When Your Gallbladder Isn’t Working Too Well – Gall Bladder Problems: Signs & Symptoms
There are many signs and symptoms of a gallbladder that isn’t functioning very well and most people just think they’re common “normal” symptoms so they think nothing more of it. Then, “all of a sudden” they get a major gallbladder attack and are puzzled as to how it could have happened to them. Well, I’m hopefully going to keep you from being surprised!
- Constipation. Yes, a major reason for constipation is a poorly functioning gallbladder. When fat enters the small intestine it has to be metabolized by those bile salts and the lipase from the pancreas; (you learned this already, right?). But if the bile isn’t released efficiently from the gallbladder then the food and its fatty contents must wait longer and longer in the small intestine to be metabolized. So they wait. And wait. And wait. And you get constipated. So don’t necessarily think that you need more fiber, or you need probiotics if you’re constipated – consider your gallbladder.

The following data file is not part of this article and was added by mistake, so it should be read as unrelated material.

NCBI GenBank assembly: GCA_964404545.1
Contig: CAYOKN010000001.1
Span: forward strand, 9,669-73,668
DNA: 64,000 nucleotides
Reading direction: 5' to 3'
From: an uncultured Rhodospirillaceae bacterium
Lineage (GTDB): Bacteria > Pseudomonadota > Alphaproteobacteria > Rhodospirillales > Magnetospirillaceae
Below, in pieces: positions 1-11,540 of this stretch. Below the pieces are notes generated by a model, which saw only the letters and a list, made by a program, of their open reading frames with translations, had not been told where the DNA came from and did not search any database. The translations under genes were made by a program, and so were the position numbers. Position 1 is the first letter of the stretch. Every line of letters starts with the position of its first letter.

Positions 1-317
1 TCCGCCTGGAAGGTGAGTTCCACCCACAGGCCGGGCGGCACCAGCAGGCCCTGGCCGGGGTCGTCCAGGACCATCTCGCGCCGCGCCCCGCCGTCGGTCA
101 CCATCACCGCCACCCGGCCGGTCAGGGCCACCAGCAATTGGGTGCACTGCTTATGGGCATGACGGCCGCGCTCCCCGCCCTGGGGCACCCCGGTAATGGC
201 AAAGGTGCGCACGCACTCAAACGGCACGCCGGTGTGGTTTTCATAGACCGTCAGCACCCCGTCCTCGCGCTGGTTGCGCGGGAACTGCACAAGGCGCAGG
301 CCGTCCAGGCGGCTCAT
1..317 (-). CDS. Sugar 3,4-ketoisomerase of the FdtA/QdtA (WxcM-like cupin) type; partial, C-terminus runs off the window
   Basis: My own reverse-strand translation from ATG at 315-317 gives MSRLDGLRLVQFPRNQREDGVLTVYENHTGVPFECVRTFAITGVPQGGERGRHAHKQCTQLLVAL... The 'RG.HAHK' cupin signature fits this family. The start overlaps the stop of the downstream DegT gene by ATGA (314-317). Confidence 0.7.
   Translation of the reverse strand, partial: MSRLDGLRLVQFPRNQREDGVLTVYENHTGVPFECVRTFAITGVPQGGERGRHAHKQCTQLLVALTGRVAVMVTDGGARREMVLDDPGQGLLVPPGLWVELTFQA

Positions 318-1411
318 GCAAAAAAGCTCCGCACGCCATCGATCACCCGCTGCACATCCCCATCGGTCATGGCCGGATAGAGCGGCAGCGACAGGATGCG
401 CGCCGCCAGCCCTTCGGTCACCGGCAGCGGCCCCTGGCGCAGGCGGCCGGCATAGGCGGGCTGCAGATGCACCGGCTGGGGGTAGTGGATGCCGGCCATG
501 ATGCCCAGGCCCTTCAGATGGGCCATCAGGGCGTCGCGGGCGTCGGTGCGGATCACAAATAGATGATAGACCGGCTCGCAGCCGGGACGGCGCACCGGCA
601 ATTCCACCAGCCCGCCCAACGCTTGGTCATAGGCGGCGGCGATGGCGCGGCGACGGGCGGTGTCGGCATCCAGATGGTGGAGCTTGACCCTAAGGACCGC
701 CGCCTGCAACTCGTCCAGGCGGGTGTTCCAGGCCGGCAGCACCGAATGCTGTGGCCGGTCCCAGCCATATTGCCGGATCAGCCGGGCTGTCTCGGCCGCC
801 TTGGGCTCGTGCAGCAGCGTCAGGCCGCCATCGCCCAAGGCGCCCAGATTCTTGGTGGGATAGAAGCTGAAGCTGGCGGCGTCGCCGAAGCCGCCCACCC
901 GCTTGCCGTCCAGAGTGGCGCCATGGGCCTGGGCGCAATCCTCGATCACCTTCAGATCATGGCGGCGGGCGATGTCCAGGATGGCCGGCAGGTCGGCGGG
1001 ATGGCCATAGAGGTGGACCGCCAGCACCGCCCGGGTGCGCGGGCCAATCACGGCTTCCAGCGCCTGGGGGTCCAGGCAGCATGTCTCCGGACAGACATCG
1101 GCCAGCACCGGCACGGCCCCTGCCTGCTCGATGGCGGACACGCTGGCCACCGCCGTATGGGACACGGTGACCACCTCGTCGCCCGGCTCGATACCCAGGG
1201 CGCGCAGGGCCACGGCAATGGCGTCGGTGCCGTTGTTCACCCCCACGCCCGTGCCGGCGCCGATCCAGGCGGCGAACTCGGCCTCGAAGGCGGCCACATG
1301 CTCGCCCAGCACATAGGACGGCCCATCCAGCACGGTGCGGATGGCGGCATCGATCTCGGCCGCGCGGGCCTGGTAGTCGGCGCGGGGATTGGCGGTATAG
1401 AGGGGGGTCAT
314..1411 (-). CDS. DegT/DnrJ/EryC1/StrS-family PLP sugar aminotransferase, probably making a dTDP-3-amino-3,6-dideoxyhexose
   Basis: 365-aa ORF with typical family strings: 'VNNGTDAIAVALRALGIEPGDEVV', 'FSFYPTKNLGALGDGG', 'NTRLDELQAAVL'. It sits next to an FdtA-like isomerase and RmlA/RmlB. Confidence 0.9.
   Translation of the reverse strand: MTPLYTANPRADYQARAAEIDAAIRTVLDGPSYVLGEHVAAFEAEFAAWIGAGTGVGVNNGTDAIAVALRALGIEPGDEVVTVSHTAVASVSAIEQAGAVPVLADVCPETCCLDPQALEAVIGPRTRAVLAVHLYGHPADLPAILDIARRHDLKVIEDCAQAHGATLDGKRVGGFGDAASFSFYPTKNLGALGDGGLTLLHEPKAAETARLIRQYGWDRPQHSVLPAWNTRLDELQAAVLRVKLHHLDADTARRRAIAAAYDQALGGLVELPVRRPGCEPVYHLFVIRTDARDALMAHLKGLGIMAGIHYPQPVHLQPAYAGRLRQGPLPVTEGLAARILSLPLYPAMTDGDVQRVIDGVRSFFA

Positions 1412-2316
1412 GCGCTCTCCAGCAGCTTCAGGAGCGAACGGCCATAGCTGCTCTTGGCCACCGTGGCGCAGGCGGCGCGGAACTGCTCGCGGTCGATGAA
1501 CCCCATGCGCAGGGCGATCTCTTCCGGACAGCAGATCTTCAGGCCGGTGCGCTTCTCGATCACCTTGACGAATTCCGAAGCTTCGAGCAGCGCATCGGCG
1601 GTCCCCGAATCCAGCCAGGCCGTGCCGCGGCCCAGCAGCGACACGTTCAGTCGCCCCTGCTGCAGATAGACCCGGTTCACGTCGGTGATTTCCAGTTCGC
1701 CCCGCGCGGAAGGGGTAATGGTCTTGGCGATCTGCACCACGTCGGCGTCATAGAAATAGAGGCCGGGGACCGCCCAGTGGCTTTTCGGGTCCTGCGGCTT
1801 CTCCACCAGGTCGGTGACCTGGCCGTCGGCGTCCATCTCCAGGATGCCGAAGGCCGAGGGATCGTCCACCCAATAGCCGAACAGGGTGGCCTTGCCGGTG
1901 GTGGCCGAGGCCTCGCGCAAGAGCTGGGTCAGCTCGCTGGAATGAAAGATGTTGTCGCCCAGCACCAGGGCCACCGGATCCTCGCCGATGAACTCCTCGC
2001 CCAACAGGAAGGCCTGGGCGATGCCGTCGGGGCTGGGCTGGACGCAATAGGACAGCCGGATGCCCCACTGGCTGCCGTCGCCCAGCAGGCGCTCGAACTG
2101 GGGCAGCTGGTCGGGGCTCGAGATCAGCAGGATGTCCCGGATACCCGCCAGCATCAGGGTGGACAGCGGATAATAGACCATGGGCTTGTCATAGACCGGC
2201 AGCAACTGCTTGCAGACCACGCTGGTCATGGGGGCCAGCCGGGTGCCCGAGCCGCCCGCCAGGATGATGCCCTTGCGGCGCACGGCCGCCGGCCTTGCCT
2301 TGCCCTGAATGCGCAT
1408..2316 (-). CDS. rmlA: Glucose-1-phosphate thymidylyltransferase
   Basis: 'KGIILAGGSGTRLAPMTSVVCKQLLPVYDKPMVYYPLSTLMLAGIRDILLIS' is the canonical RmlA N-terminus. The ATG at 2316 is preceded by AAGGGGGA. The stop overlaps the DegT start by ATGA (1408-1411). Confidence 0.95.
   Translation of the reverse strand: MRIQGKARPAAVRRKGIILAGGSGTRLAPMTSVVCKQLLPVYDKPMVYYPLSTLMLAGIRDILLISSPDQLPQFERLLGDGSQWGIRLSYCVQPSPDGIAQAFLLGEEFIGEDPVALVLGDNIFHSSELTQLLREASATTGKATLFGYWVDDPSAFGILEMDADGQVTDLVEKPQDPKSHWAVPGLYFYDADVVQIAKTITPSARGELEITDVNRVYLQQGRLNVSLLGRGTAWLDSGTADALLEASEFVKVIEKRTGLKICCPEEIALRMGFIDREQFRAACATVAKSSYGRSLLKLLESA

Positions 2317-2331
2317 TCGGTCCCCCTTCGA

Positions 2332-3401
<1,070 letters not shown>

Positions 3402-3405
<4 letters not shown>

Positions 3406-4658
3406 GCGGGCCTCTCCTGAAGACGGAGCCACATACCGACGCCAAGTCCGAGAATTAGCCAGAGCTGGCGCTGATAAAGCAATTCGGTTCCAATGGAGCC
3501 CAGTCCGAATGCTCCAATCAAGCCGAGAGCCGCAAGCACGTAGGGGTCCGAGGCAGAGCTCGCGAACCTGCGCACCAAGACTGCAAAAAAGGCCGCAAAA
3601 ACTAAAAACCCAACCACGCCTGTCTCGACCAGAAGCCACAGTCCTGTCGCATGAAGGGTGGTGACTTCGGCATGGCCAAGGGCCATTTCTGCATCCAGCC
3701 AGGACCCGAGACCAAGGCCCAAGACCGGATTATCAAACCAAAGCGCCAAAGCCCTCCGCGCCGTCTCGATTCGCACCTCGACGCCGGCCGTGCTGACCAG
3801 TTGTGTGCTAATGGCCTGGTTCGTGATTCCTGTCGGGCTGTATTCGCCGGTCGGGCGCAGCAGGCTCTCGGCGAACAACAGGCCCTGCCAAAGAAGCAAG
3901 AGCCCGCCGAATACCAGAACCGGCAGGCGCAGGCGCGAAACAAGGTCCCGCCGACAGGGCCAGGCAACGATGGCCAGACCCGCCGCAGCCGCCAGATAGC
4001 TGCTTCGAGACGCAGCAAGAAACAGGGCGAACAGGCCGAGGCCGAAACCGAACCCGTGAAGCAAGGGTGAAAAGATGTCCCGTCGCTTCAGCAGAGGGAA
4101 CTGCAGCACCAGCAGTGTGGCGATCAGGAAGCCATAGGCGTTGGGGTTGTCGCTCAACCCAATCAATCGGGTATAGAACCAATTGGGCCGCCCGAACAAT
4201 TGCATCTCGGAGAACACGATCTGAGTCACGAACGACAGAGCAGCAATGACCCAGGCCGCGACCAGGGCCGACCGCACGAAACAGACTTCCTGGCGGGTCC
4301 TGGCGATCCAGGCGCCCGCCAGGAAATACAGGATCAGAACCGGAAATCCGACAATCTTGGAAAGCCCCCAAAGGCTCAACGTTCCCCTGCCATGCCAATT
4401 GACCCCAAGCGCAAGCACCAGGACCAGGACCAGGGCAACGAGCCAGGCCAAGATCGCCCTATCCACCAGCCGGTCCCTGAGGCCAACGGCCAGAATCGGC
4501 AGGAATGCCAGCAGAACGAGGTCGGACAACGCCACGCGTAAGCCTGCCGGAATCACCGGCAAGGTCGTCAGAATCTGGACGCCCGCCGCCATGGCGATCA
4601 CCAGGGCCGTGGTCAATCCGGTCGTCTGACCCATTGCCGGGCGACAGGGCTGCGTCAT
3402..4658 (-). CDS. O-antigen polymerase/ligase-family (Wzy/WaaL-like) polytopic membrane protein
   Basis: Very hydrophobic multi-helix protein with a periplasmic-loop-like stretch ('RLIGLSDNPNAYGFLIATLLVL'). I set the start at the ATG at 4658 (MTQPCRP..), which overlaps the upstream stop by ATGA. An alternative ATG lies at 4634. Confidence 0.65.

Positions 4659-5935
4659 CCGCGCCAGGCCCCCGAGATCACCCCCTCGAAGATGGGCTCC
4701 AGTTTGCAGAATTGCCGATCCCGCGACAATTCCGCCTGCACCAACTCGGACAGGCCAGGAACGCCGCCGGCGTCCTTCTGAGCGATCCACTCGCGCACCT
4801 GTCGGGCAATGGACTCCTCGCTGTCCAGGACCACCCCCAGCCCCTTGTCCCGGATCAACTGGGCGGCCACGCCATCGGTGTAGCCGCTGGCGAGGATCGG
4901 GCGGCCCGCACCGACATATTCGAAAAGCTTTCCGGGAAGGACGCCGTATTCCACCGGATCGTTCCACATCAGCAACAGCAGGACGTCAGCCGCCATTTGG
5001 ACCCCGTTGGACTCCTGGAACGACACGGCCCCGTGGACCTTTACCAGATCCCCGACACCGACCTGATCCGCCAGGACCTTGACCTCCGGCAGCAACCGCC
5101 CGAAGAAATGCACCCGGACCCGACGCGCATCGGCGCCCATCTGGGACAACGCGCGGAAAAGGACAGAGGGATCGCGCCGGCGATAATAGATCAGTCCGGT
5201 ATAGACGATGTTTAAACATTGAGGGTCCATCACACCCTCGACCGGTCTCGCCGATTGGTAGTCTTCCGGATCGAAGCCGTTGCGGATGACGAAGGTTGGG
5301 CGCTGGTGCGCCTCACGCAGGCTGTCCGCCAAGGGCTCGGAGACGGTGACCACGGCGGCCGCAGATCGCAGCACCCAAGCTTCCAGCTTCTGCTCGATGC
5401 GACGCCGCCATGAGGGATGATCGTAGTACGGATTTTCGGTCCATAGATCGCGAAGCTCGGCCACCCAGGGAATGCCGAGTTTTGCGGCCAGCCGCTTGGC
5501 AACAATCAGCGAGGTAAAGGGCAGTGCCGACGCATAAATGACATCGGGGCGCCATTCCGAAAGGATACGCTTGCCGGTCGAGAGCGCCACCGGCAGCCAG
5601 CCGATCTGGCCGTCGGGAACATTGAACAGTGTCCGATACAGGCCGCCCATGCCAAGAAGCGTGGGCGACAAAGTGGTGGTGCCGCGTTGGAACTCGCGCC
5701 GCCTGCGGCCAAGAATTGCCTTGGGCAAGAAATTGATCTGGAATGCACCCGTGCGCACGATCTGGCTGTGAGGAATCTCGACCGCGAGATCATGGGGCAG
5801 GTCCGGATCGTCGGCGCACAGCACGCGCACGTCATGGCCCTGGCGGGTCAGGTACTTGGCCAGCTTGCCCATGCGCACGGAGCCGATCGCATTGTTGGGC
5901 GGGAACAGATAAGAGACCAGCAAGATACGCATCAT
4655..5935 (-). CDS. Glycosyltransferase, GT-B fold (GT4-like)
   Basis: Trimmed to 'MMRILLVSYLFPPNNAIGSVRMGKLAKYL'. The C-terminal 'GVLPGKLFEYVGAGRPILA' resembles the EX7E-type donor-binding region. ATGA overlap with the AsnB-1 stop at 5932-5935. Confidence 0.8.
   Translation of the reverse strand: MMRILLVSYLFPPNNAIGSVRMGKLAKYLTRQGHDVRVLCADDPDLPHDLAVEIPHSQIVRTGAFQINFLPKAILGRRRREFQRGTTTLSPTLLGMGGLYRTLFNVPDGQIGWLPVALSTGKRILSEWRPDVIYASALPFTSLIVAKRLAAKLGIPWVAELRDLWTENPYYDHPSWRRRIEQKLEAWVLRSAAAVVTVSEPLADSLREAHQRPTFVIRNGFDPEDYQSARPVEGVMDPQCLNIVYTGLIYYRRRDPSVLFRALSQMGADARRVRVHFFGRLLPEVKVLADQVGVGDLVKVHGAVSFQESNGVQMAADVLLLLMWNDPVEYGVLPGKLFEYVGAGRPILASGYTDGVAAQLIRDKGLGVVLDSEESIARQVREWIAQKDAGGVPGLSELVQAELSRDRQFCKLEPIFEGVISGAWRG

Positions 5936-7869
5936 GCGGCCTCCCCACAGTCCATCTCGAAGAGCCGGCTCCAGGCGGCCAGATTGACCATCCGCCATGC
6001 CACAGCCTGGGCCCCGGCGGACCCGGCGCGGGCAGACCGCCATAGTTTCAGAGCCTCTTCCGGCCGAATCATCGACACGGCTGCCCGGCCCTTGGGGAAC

- Aside from constipation and the referred pain areas discussed (upper right abdomen and right shoulder area), another symptom of an unhappy gallbladder is burping after or while eating a meal – especially one containing fat. Typically this person will also feel “heavy” and even perhaps bloated if they’re having problems digesting a fatty meal because their gallbladder isn’t doing its job. Burping can be from eating too quickly too but burping from a gallbladder problem usually accompanies heaviness.
- Another symptom of a gallbladder issue is peeling of the skin on the palms of the hands and the soles of the feet. This is due to an inefficient fat metabolism system as well as metabolism problems with vitamin A (fat soluble). I’ve seen patients present with some pretty wild looking palm and sole peeling that nobody was ever able to understand why. This too, is often a gallbladder problem.
- Finally, and I discuss this in my articles on sleep, the horary time (acupuncture meridian) for the gallbladder is 11pm to 1am. So if you can’t fall asleep until after 1am or if you’re asleep before 11pm but then awaken between 11pm-1am it could very well mean your gallbladder is stressed. Also note that liver is next, from 1-3am, and this is the most common time a person has sleep difficulties for many, many reasons – caffeine, hormones, stress, medications – just to name a few, and all these can also affect the gallbladder too as well as bile production in the liver.
In Part II of Gallbladder Health I’ll discuss how to prevent problems with your gallbladder as well as natural treatments for optimum function of your gallbladder PLUS emergency help to calm down or resolve a gallbladder crisis.